No doubt, how we choose to fight the war will to a large degree influence the endgame and how the war is, or is not, brought to a successful conclusion. Political endgame is defined as how and why a political system at war decides to give up, or in some cases disintegrates. Because of the threat of nuclear escalation in a U.S.-China scenario and the potentiality of regime collapse in China, the first preference for political endgame in a U.S.-China scenario is that of rational calculation. Nevertheless, rational calculation as a political endgame is often difficult to achieve. Presuming Chinese leaders will be rational actors (and for reasons discussed below), Area Denial as a strategic concept holds the best prospects for successful war termination given the scenarios most likely to involve conflict between the U.S. and PRC in the coming decades.
The Case for Area Denial
The three scenarios most likely to bring the U.S. and China into conflict are: (1) a Chinese-Japanese altercation over the Senkaku/Diaoyu Islands which brings the U.S. into the conflict due to the bi-lateral defense agreement with Japan; (2) a Chinese seizure of the Spratly Islands that threatens freedom of navigation in the South China Sea; and, (3) a Chinese coercion or invasion of Taiwan. North Korea represents a unique case that will be discussed later. Fortuitously, each of these cases represents a strategic problem that can be bounded geographically. In a manner similar to the British in the 1982 Falkland Islands dispute, the U.S. should seek to limit the conflict by announcing it will enforce a total exclusion zone (TEZ) around the disputed island areas. The British also established a General Warning Area for any ship further than the twelve mile territorial limit from Argentina’s coast – something U.S. planners should also consider.[xiv] The U.S. would make it clear to the Chinese that it would not extend operations to mainland China, unless in response to further Chinese provocations outside the designated zone. The U.S. declaration would focus on limiting the freedom of action of Chinese warships and not necessarily Chinese merchant shipping. The U.S. and China already fought one war, in Korea (1950-1953), which both sides tacitly agreed to keep limited geographically and in other ways. To reach a similar understanding in any future conflict, policy makers would need to clearly articulate U.S. redlines to the Chinese, such as expansion of the conflict outside the TEZ or Chinese attacks on U.S. bases in the region.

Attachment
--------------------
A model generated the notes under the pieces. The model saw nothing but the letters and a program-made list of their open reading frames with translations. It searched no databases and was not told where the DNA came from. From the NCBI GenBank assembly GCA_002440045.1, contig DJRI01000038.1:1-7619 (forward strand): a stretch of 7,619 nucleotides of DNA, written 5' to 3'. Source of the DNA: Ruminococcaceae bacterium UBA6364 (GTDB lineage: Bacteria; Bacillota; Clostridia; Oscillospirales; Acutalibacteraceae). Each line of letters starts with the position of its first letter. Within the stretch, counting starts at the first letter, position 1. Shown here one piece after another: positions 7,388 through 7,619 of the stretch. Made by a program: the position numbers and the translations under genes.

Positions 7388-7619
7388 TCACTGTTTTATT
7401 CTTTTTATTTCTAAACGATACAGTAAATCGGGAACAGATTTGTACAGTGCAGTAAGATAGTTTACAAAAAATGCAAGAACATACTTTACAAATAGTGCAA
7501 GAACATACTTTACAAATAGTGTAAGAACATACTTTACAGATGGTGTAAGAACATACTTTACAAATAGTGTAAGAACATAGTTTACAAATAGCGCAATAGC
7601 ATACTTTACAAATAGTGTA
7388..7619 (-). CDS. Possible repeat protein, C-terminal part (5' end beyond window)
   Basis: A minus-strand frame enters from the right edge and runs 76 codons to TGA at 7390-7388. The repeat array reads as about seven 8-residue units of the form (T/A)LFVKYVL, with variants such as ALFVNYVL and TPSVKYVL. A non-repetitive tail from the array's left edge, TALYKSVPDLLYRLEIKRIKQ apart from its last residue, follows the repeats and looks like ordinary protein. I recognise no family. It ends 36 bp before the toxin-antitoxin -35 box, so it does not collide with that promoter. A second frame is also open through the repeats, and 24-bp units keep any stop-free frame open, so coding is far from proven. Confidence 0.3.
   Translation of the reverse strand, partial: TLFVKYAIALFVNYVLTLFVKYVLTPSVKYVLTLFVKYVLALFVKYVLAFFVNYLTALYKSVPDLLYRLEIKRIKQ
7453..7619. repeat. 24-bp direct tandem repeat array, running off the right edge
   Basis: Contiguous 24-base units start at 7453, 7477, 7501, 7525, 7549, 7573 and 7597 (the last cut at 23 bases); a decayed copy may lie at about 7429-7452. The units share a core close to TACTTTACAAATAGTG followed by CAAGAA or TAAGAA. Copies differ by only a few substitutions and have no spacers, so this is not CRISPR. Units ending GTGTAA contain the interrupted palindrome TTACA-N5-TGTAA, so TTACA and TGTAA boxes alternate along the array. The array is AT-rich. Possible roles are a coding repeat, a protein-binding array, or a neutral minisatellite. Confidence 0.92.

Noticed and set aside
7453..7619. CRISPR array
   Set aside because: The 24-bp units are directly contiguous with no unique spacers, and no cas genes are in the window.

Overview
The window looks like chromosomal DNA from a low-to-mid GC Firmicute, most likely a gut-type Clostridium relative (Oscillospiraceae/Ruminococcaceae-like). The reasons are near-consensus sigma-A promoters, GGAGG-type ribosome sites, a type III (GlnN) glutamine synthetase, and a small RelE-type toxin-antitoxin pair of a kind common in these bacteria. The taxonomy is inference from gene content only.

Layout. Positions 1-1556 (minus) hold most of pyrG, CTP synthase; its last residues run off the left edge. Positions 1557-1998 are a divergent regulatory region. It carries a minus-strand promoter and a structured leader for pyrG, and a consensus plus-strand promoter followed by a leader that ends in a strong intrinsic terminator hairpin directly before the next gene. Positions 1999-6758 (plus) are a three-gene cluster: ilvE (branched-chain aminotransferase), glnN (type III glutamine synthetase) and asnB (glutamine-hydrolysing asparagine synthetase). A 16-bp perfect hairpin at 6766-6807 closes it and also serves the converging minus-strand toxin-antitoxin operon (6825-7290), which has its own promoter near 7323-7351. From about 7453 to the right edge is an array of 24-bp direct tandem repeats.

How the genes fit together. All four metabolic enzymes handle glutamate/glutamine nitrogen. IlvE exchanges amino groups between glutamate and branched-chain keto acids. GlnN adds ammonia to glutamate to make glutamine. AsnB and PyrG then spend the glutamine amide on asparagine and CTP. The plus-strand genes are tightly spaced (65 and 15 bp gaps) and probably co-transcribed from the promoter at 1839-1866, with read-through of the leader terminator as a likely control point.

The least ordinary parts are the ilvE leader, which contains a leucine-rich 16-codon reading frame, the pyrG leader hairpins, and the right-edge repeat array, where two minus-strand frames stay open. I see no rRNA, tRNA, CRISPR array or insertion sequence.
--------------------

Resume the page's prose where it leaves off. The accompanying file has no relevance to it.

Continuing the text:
Military theorist Carl von Clausewitz recognized that the aim of defeating the enemy “can, in practice, be replaced by two other grounds for making peace: the first is the improbability of victory; the second is its unacceptable costs.”[xv] Using unassailable logic, Clausewitz also reasoned “the defense is the stronger form of waging war… [I]f attack were the stronger form, there would be no case for using the defense.” In Clausewitz’s mind, the purpose of the defense was preservation of combat power. The defender also had the advantage of position. [xvi] Area Denial entails that the U.S. blunt or deter the strategic effectiveness of Chinese attacks. Simply demonstrating the capability to impose costs and make the victory seem improbable could shift China’s cost/benefit analysis enough to deter attack. If not, the escalating costs of continued military action and improbability of achieving the political aim may open the political space for negotiation.[xvii]